MICHAEL FIELD, EUROPEAN MARKET STRATEGIST, MORNINGSTAR, AMSTERDAM:

"From a macro-economic perspective, the autumn statement provided little in the way of good news. GDP growth forecasts were slashed for both 2024 and 2025, while inflation forecasts were increased, a double-whammy of negativity."

"For consumers, today’s budget will be taken mildly positively, with national insurance rates falling and benefits rising by a higher rate than expected. With inflation now forecasted to remain higher for longer, this could go some way to offsetting the likely cutbacks that households will have to make in order to make ends meet, which is also good news for consumer facing businesses.”

OLI CREASEY, PROPERTY EQUITY ANALYST, QUILTER CHEVIOT, LONDON:

"There were a few bits and pieces that were aimed at increasing planning outcomes and unlocking the bottlenecks in the planning system."

"This doesn't feel like it's the sort of thing that's going to move the needle right now."

"It's not planning that's stopping (developers) from selling homes right now, it's affordability. Inflation dropping and the prospect of a peak in interest rate is perhaps more impactful for the housing market."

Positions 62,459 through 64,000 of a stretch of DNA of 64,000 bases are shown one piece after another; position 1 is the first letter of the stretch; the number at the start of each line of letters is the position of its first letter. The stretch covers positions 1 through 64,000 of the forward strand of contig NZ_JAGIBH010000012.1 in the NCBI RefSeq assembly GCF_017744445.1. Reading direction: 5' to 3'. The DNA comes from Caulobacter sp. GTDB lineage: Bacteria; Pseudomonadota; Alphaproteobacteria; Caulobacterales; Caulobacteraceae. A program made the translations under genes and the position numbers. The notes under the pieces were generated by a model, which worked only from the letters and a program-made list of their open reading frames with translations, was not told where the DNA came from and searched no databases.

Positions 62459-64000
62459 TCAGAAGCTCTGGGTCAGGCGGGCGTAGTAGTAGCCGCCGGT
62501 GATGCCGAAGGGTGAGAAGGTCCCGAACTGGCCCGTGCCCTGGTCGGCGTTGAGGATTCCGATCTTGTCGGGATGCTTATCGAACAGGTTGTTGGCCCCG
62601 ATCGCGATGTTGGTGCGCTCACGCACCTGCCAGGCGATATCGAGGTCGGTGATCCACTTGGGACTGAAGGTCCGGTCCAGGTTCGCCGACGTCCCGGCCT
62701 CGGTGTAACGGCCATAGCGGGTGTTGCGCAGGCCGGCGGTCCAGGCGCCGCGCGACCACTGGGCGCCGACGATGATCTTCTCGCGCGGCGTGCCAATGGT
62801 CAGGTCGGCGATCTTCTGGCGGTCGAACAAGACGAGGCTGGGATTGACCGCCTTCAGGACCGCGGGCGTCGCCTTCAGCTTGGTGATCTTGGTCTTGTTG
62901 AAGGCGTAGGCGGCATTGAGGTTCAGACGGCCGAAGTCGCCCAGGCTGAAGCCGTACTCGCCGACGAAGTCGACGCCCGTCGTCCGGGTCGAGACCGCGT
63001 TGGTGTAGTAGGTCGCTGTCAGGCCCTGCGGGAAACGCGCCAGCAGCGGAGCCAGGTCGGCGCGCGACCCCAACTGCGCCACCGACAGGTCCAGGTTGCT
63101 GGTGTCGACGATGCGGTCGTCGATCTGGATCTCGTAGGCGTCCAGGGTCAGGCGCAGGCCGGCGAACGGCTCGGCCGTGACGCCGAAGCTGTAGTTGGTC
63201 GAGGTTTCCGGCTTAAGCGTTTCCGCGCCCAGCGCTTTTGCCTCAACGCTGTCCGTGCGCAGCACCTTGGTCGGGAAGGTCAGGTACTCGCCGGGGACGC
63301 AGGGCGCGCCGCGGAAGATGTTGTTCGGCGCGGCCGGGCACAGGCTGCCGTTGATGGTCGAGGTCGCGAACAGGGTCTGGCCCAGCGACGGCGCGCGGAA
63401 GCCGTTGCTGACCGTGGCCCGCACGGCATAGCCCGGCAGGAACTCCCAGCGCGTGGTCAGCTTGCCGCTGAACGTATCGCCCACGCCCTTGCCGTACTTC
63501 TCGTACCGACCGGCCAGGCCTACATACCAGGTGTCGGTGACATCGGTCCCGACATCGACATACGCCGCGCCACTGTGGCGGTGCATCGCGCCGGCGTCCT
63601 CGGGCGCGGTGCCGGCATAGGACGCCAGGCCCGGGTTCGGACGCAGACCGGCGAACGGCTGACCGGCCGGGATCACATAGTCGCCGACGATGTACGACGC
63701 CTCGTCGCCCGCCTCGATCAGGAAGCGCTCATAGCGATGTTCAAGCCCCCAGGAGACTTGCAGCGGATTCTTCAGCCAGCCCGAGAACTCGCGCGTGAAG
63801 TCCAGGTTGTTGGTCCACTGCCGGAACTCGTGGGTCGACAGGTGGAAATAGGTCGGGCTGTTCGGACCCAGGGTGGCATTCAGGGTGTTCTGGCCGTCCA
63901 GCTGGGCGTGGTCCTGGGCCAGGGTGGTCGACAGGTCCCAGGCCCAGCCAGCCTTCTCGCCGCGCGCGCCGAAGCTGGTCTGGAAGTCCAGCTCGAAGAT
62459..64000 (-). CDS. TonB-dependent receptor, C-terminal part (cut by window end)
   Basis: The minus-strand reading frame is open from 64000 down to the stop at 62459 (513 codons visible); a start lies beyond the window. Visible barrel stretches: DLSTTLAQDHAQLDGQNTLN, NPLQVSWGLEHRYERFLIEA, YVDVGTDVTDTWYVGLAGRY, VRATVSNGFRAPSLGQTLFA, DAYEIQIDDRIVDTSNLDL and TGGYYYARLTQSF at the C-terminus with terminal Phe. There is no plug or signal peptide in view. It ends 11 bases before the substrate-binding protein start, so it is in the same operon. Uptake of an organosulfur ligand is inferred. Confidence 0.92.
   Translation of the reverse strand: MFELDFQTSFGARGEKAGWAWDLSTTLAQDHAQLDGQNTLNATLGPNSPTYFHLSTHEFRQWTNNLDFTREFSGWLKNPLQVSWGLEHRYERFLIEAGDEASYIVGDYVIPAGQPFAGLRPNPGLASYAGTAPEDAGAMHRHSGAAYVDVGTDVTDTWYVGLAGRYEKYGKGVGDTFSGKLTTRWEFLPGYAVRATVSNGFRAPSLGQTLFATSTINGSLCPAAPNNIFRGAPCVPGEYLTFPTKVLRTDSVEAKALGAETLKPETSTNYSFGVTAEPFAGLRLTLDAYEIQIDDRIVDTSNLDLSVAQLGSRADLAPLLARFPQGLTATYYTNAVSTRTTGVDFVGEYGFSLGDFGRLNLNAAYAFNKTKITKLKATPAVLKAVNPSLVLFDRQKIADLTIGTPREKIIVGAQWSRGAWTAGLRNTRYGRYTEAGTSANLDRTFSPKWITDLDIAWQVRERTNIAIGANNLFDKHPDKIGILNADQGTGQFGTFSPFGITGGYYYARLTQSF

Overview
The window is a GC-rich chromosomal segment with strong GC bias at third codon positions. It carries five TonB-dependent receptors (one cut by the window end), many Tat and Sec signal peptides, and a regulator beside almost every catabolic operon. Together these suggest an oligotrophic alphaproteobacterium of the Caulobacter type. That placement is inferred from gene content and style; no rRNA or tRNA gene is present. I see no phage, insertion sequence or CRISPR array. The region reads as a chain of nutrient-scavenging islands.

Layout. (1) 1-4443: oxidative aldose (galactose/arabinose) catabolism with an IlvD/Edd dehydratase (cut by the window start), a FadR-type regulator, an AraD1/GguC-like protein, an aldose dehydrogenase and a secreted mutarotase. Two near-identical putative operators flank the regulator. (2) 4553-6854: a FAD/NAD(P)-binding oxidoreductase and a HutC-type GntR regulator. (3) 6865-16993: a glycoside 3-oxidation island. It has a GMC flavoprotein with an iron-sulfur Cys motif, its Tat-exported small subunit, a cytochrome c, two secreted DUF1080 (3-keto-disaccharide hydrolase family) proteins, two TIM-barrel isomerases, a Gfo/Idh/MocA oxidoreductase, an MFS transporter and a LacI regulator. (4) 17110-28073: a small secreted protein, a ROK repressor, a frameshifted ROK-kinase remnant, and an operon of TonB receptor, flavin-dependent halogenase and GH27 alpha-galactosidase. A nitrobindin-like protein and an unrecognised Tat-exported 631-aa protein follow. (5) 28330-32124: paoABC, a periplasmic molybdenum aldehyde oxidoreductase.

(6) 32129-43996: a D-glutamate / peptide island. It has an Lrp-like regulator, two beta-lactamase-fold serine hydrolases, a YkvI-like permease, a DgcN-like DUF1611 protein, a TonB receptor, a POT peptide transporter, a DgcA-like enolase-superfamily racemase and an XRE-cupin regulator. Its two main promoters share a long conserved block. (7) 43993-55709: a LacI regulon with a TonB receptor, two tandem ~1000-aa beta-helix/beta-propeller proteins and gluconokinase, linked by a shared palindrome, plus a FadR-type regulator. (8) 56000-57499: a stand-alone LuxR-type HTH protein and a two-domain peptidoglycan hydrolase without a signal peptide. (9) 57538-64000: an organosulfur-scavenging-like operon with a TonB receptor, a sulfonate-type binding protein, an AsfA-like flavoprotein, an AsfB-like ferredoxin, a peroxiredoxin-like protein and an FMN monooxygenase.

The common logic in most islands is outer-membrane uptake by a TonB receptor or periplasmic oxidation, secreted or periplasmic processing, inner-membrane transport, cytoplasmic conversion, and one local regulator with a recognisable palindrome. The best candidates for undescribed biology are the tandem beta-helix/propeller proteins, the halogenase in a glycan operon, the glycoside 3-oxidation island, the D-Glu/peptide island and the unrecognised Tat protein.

PHILIP SHAW, CHIEF ECONOMIST UK AT INVESTEC, LONDON:

"Early days to make a very informed comment, but in overall terms this is a meaningful fiscal stimulus - 14 billion pounds of measures next year is equivalent to 0.5% of GDP. This will help to buttress demand but the question is what effect this has on monetary policy.

It may be excessive to think that it will trigger higher interest rates, but potentially it could delay the point next year when the MPC (Bank of England Monetary Policy Committee) moves to bring rates down. Full expensing should be a major lift to UK industry and to the longer term-macro outlook where improving the UK’s woeful pace of productivity growth is critical."

JATIN ONDHIA, CEO, SHOJIN PROPERTY PARTNERS, LONDON:

"Housing could not be overlooked today, not after Labour had made such a point of championing housebuilding as a key part of its election campaign. Hunt struck some positive notes, such as plans to make it easier for councils to fast-track applications for infrastructure projects, and potentially making it easier for houses to be converted into flats. But overall, this was a lacklustre statement for the property sector, with little of substance to excite those building, buying and investing in UK real estate."

MARC VON GRUNDHERR, DIRECTOR, BENHAM AND REEVES, LONDON:

"Another underwhelming autumn statement where the housing market is concerned. Much like unwrapping a pair of socks on Christmas Day, it lacked imagination and left us feeling largely disappointed.

It’s clear they have run out of ideas when it comes to addressing the current issues plaguing the property market. Hardly surprising when we have housing ministers coming and going more frequently than the postman."

(Reporting by EMEA Markets Team; Editing by Yoruk Bahceli)